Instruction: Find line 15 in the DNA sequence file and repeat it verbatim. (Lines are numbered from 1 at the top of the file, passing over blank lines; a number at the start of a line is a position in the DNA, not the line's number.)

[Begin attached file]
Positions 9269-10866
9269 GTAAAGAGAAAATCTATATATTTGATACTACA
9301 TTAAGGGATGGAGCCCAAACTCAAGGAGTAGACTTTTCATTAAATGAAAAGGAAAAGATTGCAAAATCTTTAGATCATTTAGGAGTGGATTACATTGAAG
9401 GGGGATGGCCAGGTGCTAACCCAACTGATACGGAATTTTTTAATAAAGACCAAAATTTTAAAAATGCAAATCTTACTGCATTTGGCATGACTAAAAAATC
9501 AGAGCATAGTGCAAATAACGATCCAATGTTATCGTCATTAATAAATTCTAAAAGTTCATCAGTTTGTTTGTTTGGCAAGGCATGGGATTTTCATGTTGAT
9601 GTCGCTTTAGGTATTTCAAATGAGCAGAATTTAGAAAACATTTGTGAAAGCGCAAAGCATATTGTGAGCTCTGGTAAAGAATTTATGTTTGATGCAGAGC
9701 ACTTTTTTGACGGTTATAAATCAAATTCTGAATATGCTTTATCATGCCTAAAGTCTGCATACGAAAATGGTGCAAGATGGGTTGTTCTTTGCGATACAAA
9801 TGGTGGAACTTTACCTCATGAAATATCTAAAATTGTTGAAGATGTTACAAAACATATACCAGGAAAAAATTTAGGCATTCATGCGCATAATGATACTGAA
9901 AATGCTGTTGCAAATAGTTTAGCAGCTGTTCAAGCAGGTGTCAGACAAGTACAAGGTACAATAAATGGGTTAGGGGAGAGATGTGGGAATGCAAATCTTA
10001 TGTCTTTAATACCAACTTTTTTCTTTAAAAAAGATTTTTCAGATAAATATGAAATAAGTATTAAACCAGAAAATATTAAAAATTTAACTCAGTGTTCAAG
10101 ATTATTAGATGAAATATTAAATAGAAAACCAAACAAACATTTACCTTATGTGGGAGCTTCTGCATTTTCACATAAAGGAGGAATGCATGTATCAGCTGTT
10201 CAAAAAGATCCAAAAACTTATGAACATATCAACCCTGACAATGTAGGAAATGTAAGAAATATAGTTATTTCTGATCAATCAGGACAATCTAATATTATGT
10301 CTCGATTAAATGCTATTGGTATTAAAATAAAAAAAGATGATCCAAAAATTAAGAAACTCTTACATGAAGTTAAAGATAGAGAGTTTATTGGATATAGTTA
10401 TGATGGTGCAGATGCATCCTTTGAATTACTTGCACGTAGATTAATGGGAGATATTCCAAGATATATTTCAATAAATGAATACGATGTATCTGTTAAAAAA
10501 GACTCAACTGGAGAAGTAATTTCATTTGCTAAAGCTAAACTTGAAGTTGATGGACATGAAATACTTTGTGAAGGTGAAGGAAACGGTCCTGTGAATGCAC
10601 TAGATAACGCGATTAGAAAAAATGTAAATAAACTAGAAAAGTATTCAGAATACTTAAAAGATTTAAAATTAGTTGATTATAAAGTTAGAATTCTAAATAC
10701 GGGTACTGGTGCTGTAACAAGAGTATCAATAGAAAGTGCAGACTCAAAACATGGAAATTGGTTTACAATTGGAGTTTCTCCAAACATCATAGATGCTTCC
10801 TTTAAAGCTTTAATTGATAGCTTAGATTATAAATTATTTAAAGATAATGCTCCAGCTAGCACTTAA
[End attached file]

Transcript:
10501 GACTCAACTGGAGAAGTAATTTCATTTGCTAAAGCTAAACTTGAAGTTGATGGACATGAAATACTTTGTGAAGGTGAAGGAAACGGTCCTGTGAATGCAC